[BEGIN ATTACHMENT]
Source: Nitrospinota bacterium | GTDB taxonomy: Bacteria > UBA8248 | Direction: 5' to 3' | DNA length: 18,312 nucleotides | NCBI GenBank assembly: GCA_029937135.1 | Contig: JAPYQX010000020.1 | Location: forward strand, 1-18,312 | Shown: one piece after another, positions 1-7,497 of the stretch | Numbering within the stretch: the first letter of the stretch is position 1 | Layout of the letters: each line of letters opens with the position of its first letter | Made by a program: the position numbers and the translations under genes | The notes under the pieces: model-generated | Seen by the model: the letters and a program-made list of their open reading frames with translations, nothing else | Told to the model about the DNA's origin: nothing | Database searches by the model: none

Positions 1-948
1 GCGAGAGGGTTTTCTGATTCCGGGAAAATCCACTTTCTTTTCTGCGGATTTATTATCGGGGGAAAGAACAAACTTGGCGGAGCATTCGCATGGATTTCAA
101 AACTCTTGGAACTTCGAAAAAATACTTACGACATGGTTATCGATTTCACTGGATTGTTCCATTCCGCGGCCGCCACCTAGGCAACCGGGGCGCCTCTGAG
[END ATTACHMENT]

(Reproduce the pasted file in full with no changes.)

Source: Nitrospinota bacterium | GTDB taxonomy: Bacteria > UBA8248 | Direction: 5' to 3' | DNA length: 18,312 nucleotides | NCBI GenBank assembly: GCA_029937135.1 | Contig: JAPYQX010000020.1 | Location: forward strand, 1-18,312 | Shown: one piece after another, positions 1-7,497 of the stretch | Numbering within the stretch: the first letter of the stretch is position 1 | Layout of the letters: each line of letters opens with the position of its first letter | Made by a program: the position numbers and the translations under genes | The notes under the pieces: model-generated | Seen by the model: the letters and a program-made list of their open reading frames with translations, nothing else | Told to the model about the DNA's origin: nothing | Database searches by the model: none

Positions 1-948
1 GCGAGAGGGTTTTCTGATTCCGGGAAAATCCACTTTCTTTTCTGCGGATTTATTATCGGGGGAAAGAACAAACTTGGCGGAGCATTCGCATGGATTTCAA
101 AACTCTTGGAACTTCGAAAAAATACTTACGACATGGTTATCGATTTCACTGGATTGTTCCATTCCGCGGCCGCCACCTAGGCAACCGGGGCGCCTCTGAG